Hey folks! I'm proud to announce the first open source release of my sqltop tool! sqltop is an interactive command-line based tool to view active sessions on a SQL Server instance. In this post I'll talk about why I wrote the tool, why I chose to write it in PowerShell, and walk through some of the challenges I faced during development.

sqltop main screen


For those not familiar with the Linux command line, there is a fantastic tool called top, and a slightly more fantastic tool called htop. To over simplify, these tools allow you to see a real-time view of the processes running on the system. This includes the path to the executable, the user running the process, resources being consumed, etc. sqltop is an attempt to bring the same tools to SQL Server.

It's not meant to replace monitoring, or even the many well known community tools. It's just meant as another tool to have in your tool belt when trying to troubleshoot performance issues on busy servers. This need is highly driven by the environment I work in. If something goes wrong and work starts to pile up, a server can quickly get to the point where running things like sp_who2 won't even return results. Because of this we needed something we could use in almost any situation that would give us all the info we would need to start triaging an issue.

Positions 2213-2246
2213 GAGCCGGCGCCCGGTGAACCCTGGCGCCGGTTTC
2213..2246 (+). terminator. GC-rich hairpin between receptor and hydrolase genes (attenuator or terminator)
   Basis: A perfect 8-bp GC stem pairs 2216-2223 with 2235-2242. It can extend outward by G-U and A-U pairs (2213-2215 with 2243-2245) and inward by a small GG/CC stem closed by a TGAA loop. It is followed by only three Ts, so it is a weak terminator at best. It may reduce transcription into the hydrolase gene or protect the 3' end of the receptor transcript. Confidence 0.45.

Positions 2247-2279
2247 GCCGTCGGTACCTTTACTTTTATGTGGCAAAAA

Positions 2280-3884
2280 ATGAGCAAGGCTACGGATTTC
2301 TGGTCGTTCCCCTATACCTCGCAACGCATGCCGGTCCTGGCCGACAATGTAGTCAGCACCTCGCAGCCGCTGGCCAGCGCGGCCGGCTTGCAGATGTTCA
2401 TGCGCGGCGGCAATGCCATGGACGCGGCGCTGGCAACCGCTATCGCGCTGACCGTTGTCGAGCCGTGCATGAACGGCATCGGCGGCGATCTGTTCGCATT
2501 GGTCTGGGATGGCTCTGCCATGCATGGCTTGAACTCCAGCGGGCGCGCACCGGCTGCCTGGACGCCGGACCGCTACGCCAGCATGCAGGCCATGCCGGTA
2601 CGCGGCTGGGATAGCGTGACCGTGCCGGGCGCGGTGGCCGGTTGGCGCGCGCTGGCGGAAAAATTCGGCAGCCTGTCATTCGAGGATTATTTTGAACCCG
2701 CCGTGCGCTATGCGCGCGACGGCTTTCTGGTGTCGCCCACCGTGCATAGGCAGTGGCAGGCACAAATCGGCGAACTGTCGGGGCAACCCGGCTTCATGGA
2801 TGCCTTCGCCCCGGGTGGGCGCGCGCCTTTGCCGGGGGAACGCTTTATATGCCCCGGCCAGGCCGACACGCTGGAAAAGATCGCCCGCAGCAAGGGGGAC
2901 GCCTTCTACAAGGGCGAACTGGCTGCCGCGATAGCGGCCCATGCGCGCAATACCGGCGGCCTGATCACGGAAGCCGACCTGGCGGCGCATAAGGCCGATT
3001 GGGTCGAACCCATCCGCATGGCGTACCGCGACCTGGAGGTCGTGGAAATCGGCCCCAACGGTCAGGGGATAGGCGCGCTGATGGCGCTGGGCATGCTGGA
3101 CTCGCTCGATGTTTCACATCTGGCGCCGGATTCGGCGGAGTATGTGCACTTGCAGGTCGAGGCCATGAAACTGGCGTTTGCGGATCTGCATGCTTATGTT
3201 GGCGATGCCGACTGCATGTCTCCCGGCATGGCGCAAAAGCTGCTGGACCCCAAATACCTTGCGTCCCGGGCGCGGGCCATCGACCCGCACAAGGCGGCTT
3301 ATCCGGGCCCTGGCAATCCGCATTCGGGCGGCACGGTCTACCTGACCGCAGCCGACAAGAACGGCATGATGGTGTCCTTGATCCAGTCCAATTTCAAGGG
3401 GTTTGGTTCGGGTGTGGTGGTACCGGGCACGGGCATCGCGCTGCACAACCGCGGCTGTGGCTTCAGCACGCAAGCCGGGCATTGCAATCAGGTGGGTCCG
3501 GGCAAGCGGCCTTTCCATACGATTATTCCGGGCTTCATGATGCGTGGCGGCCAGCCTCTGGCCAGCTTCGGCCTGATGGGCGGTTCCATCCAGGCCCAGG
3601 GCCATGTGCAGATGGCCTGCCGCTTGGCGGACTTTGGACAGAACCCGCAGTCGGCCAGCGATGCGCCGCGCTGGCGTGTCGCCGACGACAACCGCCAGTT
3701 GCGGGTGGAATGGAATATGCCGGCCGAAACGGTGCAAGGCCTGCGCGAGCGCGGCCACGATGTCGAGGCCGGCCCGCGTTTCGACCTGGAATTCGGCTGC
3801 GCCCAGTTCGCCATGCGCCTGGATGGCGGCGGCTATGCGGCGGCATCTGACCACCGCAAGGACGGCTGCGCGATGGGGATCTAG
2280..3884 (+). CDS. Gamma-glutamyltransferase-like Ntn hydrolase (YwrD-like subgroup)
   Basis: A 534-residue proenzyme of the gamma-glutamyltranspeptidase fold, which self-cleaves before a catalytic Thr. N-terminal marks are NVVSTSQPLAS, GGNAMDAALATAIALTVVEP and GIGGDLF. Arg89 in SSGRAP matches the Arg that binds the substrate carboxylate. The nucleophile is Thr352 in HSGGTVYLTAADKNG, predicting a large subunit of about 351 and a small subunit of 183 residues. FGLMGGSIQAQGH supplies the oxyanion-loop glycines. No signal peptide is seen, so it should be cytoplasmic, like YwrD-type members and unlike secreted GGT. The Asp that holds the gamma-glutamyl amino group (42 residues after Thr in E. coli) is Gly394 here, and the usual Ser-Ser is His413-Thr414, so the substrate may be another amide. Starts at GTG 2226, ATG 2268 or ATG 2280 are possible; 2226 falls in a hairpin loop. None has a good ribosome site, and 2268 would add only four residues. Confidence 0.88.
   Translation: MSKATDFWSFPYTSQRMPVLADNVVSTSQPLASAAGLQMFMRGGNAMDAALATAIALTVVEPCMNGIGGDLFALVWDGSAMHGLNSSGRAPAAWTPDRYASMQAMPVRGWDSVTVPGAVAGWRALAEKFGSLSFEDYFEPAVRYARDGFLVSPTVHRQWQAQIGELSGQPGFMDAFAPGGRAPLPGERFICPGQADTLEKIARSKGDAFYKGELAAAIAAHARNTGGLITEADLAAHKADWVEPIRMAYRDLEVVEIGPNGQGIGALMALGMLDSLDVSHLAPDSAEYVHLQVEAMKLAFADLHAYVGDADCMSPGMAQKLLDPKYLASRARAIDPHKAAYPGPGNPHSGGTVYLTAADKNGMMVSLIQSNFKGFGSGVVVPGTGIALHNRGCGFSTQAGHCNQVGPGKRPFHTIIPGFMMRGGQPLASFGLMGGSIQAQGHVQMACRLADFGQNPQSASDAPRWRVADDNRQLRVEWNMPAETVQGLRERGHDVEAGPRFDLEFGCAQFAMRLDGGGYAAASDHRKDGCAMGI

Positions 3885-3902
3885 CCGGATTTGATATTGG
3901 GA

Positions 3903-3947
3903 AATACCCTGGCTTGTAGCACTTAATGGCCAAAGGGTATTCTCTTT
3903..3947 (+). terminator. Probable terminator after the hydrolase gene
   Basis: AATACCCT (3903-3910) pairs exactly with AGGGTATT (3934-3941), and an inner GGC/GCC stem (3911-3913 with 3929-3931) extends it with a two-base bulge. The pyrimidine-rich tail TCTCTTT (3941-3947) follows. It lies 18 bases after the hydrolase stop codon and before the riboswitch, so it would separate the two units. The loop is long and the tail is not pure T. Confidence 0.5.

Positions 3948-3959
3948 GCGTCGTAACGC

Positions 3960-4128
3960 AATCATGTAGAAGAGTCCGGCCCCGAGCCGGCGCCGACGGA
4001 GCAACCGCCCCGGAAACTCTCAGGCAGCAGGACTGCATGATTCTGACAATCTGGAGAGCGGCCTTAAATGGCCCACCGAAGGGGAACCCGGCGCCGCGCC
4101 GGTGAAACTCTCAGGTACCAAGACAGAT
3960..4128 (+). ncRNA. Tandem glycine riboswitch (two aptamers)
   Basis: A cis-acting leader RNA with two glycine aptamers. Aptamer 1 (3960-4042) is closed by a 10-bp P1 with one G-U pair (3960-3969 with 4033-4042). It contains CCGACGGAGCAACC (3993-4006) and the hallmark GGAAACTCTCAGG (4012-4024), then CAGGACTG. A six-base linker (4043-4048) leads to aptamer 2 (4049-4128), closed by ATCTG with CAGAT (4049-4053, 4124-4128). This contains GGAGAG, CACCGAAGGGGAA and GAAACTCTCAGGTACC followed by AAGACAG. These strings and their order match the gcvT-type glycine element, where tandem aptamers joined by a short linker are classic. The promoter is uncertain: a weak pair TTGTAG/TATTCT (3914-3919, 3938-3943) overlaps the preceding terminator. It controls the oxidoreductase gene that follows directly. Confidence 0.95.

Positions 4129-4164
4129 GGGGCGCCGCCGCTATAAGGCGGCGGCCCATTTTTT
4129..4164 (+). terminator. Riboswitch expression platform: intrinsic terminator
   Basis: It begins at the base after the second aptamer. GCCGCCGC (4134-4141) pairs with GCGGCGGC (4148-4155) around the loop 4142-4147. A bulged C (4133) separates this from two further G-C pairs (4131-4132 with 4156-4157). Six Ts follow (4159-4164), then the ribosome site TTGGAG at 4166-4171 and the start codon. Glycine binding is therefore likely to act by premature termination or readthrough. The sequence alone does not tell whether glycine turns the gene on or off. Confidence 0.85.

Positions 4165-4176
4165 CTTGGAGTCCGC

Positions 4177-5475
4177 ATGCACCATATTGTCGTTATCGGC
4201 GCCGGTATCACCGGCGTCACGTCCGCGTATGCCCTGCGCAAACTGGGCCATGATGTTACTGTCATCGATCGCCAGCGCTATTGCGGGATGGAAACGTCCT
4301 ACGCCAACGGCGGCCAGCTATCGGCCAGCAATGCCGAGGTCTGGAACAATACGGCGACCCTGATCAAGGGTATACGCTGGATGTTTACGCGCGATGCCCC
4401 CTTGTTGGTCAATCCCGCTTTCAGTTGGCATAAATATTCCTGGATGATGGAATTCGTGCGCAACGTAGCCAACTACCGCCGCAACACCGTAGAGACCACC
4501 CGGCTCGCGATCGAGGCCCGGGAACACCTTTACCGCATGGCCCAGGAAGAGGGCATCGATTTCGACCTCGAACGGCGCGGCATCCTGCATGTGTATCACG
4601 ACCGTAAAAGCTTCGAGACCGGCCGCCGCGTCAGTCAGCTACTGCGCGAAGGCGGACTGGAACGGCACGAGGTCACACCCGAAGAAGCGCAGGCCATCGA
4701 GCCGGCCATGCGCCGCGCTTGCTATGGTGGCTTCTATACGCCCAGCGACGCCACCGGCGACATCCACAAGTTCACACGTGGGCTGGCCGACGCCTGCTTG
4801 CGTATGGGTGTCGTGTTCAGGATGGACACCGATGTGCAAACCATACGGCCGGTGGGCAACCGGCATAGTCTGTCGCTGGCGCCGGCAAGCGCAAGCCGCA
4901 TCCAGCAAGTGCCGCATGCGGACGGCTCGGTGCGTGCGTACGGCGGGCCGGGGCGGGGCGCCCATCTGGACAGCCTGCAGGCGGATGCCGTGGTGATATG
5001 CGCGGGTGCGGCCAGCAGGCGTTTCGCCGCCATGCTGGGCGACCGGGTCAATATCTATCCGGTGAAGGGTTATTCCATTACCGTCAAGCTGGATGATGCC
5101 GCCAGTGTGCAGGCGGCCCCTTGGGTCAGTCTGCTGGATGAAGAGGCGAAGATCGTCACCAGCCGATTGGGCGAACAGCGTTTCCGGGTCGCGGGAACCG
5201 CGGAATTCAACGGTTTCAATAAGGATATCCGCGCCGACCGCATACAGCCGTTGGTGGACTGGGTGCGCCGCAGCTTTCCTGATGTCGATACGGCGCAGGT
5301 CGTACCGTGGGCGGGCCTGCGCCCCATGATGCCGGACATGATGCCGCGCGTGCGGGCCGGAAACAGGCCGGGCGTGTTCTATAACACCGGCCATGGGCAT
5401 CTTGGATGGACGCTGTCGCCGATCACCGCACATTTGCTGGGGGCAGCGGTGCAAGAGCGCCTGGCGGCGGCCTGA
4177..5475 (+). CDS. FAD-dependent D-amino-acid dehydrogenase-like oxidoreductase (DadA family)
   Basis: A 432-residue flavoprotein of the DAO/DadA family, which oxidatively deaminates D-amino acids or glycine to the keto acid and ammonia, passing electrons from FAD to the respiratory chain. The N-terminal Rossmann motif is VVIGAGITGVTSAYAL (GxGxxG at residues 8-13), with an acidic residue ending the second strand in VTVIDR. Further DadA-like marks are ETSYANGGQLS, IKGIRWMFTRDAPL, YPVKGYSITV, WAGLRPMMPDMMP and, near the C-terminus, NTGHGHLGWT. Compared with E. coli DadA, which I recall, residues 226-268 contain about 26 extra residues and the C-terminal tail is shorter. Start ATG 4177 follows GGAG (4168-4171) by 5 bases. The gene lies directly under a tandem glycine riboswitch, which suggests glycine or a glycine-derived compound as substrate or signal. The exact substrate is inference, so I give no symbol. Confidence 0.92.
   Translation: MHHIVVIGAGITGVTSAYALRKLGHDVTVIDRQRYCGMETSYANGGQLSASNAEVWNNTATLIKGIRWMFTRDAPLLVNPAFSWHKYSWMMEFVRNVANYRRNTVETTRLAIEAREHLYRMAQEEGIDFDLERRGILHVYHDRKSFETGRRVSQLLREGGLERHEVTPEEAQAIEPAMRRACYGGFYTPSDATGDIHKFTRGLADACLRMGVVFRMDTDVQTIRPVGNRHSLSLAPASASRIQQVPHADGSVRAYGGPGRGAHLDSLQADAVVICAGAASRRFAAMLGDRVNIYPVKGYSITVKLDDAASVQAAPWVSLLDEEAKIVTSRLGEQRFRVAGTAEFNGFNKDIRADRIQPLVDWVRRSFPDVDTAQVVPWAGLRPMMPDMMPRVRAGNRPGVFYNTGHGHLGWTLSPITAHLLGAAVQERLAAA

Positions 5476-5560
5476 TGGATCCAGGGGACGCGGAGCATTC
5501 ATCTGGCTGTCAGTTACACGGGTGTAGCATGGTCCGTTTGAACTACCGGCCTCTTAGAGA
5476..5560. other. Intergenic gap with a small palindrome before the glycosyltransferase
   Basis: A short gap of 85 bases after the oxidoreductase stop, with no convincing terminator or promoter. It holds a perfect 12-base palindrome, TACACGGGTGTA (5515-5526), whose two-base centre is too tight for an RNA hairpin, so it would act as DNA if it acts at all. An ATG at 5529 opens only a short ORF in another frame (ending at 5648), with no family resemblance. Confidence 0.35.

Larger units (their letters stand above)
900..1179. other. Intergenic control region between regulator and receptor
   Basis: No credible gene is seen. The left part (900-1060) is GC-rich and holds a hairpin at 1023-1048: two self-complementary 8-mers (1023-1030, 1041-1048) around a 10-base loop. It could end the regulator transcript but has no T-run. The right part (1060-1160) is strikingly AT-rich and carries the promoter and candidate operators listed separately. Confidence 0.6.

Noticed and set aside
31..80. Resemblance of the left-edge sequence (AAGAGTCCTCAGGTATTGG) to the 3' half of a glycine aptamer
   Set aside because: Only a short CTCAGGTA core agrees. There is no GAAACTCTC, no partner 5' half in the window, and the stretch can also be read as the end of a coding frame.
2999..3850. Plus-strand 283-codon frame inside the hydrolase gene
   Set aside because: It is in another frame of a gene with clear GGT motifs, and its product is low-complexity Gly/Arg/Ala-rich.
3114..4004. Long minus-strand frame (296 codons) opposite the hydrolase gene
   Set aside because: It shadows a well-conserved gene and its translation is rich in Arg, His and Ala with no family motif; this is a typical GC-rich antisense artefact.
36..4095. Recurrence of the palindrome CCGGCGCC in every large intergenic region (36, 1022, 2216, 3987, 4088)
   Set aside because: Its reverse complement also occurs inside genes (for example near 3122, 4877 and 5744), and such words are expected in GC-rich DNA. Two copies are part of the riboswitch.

What's in the box?

As you can see in the screenshot above, sqltop shows most of the basics you'd expect, as well as a few extra things like multiple lines if a session is running a parallel task, and an indicator if the session is taking part in a snapshot transaction.

One feature that sets this tool apart is the display refresh. The display refreshes every 5 seconds with new data from the server. If the server is under extreme load the data refresh process will slowly back off, increasing time between refreshes, until the server starts responding faster. The auto-refresh alone is a handy feature but you can also:

You can also switch between a number of views to see the data in a different way. For example you can see waits by session, cumulative waits for all sessions, resource usage by program or stored procedure call, and even a blocking tree view:

Screen showing the blocking tree for all blocked sessions

Why PowerShell?